The birth of Squeakers was like something out of a sitcom. I spent the night before she was born attempting to sleep in my reclining patio chair in my bedroom. However, despite changing positions, walking around the house, and feeling exhausted, I was unable to sleep all night. I felt a lot of cramping in my stomach; but chalked it up to my usual digestive disturbances. Cubby came to sleep in my bed around 5:30 a.m, so I thought that perhaps I could get some sleep in her bed. At around 5:45 a.m I felt a “pop” and a gush of fluid down both legs and realized that my water had broke. I ran upstairs to wake up my husband, and told him to call our doula and the hospital downtown Toronto where I was supposed to deliver.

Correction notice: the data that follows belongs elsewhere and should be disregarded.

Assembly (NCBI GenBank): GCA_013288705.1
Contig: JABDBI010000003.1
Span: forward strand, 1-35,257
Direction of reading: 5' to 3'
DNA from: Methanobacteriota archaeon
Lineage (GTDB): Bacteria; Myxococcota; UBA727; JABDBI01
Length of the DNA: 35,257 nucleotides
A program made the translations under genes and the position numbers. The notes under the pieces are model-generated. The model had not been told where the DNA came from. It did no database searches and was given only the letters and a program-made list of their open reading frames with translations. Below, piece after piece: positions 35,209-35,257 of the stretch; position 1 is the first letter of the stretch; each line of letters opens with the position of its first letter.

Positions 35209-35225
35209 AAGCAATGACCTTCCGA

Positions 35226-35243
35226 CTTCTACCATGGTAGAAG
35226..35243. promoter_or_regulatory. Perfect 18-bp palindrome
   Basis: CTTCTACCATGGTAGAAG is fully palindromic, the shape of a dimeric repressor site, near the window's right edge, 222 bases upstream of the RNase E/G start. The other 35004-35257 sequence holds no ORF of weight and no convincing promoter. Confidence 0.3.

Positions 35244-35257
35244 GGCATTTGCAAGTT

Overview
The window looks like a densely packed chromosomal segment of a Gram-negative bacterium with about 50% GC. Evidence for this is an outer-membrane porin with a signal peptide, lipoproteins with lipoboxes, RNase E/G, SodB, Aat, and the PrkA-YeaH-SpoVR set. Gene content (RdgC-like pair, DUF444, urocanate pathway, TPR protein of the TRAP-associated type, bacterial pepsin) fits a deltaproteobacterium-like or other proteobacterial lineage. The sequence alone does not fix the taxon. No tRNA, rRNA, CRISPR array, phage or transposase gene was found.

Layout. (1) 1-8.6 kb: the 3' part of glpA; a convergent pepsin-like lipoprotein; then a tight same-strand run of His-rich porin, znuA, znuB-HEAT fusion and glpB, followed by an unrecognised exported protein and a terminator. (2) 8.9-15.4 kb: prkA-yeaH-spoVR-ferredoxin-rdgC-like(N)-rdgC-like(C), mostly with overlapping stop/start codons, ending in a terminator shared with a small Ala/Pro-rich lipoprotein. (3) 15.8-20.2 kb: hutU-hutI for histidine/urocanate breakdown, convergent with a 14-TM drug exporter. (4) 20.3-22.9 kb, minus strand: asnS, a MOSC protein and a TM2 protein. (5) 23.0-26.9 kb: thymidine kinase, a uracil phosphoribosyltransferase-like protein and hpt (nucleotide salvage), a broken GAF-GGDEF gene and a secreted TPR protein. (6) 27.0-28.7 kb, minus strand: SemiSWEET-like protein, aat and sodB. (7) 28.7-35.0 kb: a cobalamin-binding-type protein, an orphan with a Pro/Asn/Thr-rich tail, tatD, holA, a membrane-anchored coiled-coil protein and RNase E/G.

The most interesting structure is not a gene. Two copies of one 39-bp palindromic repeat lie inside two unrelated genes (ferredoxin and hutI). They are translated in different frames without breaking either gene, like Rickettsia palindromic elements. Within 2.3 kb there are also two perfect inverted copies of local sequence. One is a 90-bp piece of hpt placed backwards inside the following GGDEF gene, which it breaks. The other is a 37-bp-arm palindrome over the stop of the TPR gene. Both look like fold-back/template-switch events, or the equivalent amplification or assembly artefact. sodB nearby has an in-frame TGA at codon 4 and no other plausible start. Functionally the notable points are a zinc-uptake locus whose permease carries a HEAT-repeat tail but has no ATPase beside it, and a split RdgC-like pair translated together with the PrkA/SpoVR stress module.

While he ran around the house frantically calling his brother to come and watch Cubby, I felt intense cramping and my contractions started. I timed them and they were 5 minutes apart. I was yelling to my husband to call an ambulance as I didn’t think that we could make it downtown as morning rush hour was starting. My husband called 911 and the dispatcher was speaking to me as I was attempting to pack my toiletries and last minute items in my hospital bag. She was timing my contractions and soon they were 3 minutes apart. She asked my husband to get towels and put them on my bathroom floor. She asked me to lay down on my bathroom floor, to which I replied “I am not having this baby on my bathroom floor!” As I continued packing, the voice on the phone kept saying: “I need you to lie down on the floor. I can hear you moving around”. I refused to lie down on my bathroom floor and thankfully, the paramedics arrived.